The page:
Art Deco Mug Mat by Lesley Robinson (see (here) ) – A great introduction to increases and decreases in brioche, this Art Deco inspired coaster is surrounded by two-colour garter stitch stripes and two-color brioche borders. Perfect for using DK yarn leftovers.


A taste of brioche

Half Moon Oracle by Voolenvine (see (here) ) – This beautiful half-pi shawl combines two-colour brioche and a simple chevron lace motif. Knitted in 4-ply/fingering weight yarn, directions are given for a combination of 3 colours, but it could be personalised with any number of yarn colours and combinations.

Inky by Susanne Sommer (see (here) )- Brioche and garter stitch are combined in this graphic, textured shawl . The designer recommends using high contrast colours in a two or three colour version with a contrasting border.

Ramble by Andrea Mowry (see (here) ) – This striking asymmetric shawl is knitted in DK weight yarn and combines simple garter stripes with brioche herringbone.


Brioche Sweaters

Vandre by Lori Versaci (see (here)) – This sweater combines elegance with comfort in its slouchy, oversized fit, softly falling cowl, sinuous curves and lines of brioche ribbing. Knitted in worsted weight and seamed, the knitter is also given the option to knit all or parts in fisherman’s rib.

Shusui Shrug by Susanne Sommer (see (here) ) – Knitted in 4-ply/fingering weight yarn and worked top-down like a shawl, this drapey shrug combines two-colour and one-colour brioche with garter stitch, and large eyelet increases at the shoulders.

Askews Me Sweater by Stephen West (see (here) ) – This top-down brioche sweater is a great project for a knitter who likes to experiment with colour and fibres, and maybe use up leftover worsted and DK weight yarns.


Brioche Lace

Champagne Bubbles Brioche Lace Scarf by Nancy Marchant (see (here) ) – Elegant lace weight shawl knitted in brioche lace. Photo copyright SoHo Publishing.

Sizzle Pop by Lesley Anne Robinson (see (here) ) – This 4-ply/fingering weight shawl features an all-over chevron brioche lace, easily modified to larger or smaller sizes and with options for both a square and triangle shaped shawl.


Brioche texture

Strong Hearts Scarf by Lavanya Patricella (see (here) ) – A combination of brioche stitch with classic cables, this scarf is easily modified to make it as short or long as you like.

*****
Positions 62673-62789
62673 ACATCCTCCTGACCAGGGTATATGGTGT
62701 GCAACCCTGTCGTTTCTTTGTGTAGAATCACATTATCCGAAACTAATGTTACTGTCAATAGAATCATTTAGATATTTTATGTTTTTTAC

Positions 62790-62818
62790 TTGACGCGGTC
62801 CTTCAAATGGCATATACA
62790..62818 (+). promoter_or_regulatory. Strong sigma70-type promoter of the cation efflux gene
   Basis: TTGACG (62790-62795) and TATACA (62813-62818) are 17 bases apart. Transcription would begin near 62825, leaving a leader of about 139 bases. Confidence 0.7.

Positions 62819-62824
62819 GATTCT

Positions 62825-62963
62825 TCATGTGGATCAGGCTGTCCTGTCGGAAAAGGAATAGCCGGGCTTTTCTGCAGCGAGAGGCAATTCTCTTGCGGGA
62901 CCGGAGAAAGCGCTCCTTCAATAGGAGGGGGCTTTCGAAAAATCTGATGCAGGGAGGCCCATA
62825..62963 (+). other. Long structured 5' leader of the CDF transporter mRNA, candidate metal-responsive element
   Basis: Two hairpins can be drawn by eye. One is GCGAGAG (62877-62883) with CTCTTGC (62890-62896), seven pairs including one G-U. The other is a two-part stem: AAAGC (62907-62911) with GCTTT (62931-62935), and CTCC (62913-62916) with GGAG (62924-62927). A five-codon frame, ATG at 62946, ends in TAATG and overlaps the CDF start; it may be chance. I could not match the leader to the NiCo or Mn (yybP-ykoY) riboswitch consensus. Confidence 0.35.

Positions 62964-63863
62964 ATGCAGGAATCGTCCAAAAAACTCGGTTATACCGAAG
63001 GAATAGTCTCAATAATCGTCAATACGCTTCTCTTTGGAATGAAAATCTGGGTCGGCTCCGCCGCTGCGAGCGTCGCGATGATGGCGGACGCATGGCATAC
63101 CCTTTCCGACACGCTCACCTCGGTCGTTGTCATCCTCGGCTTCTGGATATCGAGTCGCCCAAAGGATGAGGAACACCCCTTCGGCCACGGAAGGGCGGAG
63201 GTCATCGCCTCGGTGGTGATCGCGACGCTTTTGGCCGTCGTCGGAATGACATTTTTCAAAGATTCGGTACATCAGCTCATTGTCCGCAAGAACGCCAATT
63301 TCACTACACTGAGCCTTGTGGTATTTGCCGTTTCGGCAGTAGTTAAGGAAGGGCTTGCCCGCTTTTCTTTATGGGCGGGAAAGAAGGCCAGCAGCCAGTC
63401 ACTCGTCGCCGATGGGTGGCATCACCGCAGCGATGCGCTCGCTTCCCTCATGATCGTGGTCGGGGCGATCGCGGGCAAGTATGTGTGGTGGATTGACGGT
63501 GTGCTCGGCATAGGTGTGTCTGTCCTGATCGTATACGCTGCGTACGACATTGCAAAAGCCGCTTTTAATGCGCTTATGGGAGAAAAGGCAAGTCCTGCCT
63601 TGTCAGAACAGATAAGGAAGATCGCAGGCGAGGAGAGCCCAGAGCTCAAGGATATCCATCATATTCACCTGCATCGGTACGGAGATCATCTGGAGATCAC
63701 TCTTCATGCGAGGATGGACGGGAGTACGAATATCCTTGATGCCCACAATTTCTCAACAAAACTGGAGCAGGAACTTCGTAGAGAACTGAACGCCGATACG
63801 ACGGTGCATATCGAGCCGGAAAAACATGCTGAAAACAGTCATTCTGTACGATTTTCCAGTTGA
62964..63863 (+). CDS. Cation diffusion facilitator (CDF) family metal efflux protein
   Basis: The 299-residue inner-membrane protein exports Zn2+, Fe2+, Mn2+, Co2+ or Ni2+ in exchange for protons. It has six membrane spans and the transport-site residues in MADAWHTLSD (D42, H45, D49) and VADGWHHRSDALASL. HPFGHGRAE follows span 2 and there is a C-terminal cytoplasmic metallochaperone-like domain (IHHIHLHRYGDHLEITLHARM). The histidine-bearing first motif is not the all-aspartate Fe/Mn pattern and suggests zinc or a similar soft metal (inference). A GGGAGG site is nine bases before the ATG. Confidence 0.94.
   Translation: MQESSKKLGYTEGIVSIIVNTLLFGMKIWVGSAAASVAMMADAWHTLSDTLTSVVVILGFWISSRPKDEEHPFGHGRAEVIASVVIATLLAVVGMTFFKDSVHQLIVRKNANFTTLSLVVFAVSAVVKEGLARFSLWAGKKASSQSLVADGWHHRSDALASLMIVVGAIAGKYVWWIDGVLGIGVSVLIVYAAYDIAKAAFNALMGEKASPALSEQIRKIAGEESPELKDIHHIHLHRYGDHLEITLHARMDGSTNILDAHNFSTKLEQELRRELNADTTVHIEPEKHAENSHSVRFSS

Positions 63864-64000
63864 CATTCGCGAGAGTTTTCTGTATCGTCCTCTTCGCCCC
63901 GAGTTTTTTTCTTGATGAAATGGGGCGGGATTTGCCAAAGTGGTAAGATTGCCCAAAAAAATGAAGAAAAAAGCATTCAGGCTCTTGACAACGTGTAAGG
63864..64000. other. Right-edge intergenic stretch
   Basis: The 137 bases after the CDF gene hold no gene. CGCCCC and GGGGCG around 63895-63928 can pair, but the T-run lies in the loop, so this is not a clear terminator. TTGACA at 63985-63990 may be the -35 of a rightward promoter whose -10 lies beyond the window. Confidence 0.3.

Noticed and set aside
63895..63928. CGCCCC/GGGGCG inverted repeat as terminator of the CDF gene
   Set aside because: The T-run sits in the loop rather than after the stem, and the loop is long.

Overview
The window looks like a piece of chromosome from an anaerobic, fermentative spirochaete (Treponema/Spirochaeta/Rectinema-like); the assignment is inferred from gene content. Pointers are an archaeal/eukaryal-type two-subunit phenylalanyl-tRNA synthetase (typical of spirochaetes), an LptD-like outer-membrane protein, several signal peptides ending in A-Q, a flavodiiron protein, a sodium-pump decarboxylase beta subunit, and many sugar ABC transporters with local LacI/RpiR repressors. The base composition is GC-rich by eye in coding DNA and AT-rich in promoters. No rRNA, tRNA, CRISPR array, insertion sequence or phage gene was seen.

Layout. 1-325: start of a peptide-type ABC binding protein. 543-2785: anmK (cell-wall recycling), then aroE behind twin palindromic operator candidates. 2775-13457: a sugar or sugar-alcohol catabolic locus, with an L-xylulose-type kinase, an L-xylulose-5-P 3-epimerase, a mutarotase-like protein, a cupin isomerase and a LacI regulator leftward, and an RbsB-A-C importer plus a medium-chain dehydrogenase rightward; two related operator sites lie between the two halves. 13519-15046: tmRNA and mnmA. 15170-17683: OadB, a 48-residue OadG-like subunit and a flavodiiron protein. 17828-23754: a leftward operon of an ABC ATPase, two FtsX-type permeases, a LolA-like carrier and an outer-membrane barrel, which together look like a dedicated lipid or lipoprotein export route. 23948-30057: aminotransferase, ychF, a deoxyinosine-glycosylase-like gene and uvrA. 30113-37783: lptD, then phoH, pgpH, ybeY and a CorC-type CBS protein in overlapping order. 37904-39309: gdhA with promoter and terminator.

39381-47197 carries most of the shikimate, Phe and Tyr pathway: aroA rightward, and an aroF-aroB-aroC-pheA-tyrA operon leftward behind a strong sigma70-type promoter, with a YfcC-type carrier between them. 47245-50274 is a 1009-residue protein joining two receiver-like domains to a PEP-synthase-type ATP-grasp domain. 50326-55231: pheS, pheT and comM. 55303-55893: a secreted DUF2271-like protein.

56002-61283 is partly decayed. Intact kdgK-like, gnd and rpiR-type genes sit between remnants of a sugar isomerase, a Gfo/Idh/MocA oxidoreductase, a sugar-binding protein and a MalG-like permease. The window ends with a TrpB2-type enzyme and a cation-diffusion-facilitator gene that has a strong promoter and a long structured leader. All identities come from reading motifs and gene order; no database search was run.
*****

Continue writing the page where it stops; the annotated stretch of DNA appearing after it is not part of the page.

#15 Trellis Blanket by Nancy Marchant (see (here) ) This innovative, textured trellis blanket or oversized shawl is knitted using a column of woven brioche stitch on a two-color garter-stitch background. Photo copyright SoHo Publishing.


Over to you:

Have you tried brioche knitting or would you like to try it? What are your favourite brioche patterns? Do you have any tips for new brioche knitters?





4 thoughts on “Best of Brioche”

  1. I love your posts because they are loaded with juicy information. Thank you. I have never tried brioche of the knitted kind, but have baked a few in my day! I enjoyed Nancy Marchant’s segment in Knit Stars 2.0. I look forward to making this a first in 2018. H*ck, terms like ‘burp and ‘bark’ are personal favorites, as I live in a house with 2-legged and 4-legged boys! 😊

    Liked by 1 person

  2. I’m so glad you found it interesting! Thanks for mentioning Knit Stars 2.0- I think I heard a vague reference to it when it was first being launched but had never actually looked in to it, so now I’ve signed up to the waitlist and will think about joining up in October! I rather enjoy the bizarre names too-there’s something quite entertaining in barking and burping your way along a row!😃


  3. I’d like to make something Brioche this year, and of course, that involves quite some researching and practicing. Thank you for the wealth of information – I’m sure I’ll look up your post again in a while when I’m ready for a project!

    Liked by 1 person